Date of Degree
Access restricted until 02/23/2020
MS (Master of Science)
Evan D. Abel
First Committee Member
Evan Dale Abel
Second Committee Member
James A Ankrum
Third Committee Member
Michael A Mackey
Lipotoxic cardiomyopathy increases the risk of heart failure in obese patients by adversely altering heart structure and function via toxic lipid specie mediated cellular stress and cell death. Increased fatty acid uptake and esterification in cardiomyocytes increases toxic lipid intermediates. These cardiotoxic lipid species such as diacylglycerol have recently been shown to deacidify lysosomes in cardiomyocytes by activating protein kinase C βII mediated NADPH oxidase 2 generation of superoxide that inhibits proton pumps on lysosomal membranes by S-nitrosylation. Autophagy, a lysosome dependent cellular survival process, is impaired upon cardiomyocyte lipid-overload due to inhibition of pH-dependent proteolytic autophagosome degradation in the lysosome. Subsequent accumulation of autophagic vesicles heightens cardiomyocyte sensitization to additional stresses of ischemia-reperfusion or ER dysfunction, culminating in impaired cardiac metabolic flexibility leading to cell death. Low cardiomyocyte regenerative capacity calls for strategies to preserve cell number in states of increased stress, such as lipid-induced impairment of autophagy. Lysosome-targeted reacidifying devices can provide an effective means to restore autophagic flux.
In this thesis, a therapeutic strategy utilizing poly(DL-lactide-co-glycolide) (PLGA) nanoparticle degradation to reacidify lysosomes and revert cardiotoxic lipid specie induced blockade in autophagic flux in cardiomyocytes is presented. Endocytosed PLGA acidic nanoparticles were designed to rapidly degrade and release acidic monomers in lysosomes to restore pH dependent phosphatase and cathepsin L activity in cardiomyocytes with acute lipotoxicity. Optimized pre-palmitate treatment periods demonstrated that PLGA nanoparticles with polyethylenimine cationic surface coatings provide an effective restoration of autophagic flux in the presence of lipid-overload modeled by acute palmitate treatment in cardiomyocytes.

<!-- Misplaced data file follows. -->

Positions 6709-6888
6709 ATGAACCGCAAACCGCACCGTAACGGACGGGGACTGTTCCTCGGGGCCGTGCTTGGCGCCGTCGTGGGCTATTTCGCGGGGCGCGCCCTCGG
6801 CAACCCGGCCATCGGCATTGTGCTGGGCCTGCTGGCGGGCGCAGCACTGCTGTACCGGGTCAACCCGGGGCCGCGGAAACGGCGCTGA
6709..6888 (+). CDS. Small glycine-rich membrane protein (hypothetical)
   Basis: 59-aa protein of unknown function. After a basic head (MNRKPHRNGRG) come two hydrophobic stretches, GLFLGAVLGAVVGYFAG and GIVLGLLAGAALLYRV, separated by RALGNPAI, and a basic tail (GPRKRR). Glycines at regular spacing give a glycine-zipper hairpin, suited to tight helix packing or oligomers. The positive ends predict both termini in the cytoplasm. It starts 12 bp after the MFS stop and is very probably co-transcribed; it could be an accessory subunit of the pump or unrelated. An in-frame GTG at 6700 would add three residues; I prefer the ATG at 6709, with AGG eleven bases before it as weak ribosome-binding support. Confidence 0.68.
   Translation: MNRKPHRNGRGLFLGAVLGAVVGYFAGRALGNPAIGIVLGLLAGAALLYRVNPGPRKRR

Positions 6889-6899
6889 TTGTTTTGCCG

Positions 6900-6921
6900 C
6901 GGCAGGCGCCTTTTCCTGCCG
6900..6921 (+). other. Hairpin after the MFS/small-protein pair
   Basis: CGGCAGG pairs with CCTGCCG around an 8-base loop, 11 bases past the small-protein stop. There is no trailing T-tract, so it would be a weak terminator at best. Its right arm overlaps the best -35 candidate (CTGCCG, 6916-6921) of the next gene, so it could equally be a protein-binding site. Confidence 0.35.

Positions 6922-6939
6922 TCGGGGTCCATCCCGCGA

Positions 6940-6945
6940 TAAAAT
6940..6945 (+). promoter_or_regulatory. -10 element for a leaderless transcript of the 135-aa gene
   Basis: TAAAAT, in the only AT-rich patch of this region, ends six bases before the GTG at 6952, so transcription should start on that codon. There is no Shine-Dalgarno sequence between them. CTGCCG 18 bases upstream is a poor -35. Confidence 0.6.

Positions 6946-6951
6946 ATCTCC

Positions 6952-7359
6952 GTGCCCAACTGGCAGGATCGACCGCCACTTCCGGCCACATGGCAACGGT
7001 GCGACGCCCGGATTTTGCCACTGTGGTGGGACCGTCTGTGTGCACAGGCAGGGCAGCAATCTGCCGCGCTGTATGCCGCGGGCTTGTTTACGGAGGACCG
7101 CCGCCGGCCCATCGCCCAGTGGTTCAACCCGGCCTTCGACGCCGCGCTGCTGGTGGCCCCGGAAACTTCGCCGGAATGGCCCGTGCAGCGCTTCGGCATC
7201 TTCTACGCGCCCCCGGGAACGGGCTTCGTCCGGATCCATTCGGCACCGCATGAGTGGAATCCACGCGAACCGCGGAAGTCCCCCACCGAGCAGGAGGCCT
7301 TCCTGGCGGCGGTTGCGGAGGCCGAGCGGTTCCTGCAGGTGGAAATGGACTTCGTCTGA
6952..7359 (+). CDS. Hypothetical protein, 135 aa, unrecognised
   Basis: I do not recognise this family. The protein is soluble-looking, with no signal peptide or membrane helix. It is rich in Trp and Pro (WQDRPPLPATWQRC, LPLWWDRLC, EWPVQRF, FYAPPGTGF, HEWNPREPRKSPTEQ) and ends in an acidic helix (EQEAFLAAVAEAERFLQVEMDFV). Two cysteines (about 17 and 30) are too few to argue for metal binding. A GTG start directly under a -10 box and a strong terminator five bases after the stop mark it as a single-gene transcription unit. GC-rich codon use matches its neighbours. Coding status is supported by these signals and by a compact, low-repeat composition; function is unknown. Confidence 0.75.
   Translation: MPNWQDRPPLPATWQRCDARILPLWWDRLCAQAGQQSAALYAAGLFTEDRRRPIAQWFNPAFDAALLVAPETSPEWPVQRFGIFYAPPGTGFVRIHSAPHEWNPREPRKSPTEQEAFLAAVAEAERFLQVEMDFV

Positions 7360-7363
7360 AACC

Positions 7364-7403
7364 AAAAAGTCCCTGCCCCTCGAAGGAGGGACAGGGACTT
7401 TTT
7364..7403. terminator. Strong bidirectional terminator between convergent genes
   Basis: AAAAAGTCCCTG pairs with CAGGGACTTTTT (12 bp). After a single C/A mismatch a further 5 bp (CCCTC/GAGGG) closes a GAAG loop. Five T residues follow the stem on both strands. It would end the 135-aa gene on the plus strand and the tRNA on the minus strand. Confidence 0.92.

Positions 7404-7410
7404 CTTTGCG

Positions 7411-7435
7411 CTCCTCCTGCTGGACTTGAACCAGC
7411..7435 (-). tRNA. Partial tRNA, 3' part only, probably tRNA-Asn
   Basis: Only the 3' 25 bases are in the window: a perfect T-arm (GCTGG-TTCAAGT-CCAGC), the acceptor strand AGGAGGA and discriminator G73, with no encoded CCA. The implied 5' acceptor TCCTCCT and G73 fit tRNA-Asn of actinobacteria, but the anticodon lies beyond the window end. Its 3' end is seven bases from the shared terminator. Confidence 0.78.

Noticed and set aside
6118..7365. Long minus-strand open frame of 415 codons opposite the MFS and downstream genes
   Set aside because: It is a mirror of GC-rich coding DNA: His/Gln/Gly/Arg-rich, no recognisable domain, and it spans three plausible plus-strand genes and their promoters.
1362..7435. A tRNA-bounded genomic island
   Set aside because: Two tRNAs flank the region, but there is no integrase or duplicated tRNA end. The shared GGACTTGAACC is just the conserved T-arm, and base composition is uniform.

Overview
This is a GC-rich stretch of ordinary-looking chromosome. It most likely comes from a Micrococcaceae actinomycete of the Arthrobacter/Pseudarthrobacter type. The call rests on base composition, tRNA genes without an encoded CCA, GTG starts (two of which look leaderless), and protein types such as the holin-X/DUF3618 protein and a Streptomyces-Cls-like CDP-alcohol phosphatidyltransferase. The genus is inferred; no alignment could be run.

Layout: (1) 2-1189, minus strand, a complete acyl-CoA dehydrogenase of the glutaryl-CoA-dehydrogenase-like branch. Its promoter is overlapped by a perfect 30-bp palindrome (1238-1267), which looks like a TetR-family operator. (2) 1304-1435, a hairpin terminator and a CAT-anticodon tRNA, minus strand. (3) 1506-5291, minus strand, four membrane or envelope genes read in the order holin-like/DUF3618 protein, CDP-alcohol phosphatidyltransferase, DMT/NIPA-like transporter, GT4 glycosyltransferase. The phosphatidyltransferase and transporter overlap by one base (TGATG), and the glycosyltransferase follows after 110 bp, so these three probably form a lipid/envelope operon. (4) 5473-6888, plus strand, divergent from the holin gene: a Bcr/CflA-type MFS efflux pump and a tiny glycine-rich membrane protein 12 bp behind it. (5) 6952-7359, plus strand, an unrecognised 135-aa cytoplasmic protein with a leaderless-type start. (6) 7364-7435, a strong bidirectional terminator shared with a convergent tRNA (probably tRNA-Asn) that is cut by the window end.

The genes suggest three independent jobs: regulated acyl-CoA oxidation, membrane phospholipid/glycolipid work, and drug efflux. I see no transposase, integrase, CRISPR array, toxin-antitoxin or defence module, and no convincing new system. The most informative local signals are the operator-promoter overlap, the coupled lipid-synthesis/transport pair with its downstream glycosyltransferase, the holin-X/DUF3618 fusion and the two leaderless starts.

With the onset of accessible fatty diets in cultures globally, cardiovascular related deaths have risen to the leading mortality worldwide. Excess fat supply increases fat buildup in heart muscle and produces toxic molecules that cause fundamental changes to heart structure and function. Specifically, generation of reactive oxygen inhibit a ‘self-eating’ cellular survival process known as autophagy by deacidifying lysosomes in heart muscle cells. Blocked autophagy is detrimental to heart structure and function by increasing cell death. Autophagic inflexibility due to increased fat-derived toxic molecules contributes to cardiac fragility and subsequently increases heart failure in instances of additional stress to the heart, such as a heart attack. Devices designed to release acid upon delivery to the lysosome could restart autophagy and reduce the potential for heart failure. The FDA approved acidic biomaterial poly(DL-lactide-co-glycolide) is an attractive building block from which these devices can be made. A proof-of-principle reacidification of lysosomes for restored autophagy and long-term prevention of heart failure in obese patients is demonstrated in this thesis.
autophagic flux, lipotoxic cardiomyopathy, lysosomal pH, nanoparticles, poly(DL-lactide-co-glycolide), reacidification
x, 72 pages
Includes bibliographical references (pages 68-70).
Copyright © 2016 Frederick Martin Zasadny
Zasadny, Frederick Martin. "Lysosomal reacidification by degradation of poly(dl-lactide-CO-glycolide) nanoparticles in a lipotoxic cardiomyopathy model." MS (Master of Science) thesis, University of Iowa, 2016.
Available for download on Sunday, February 23, 2020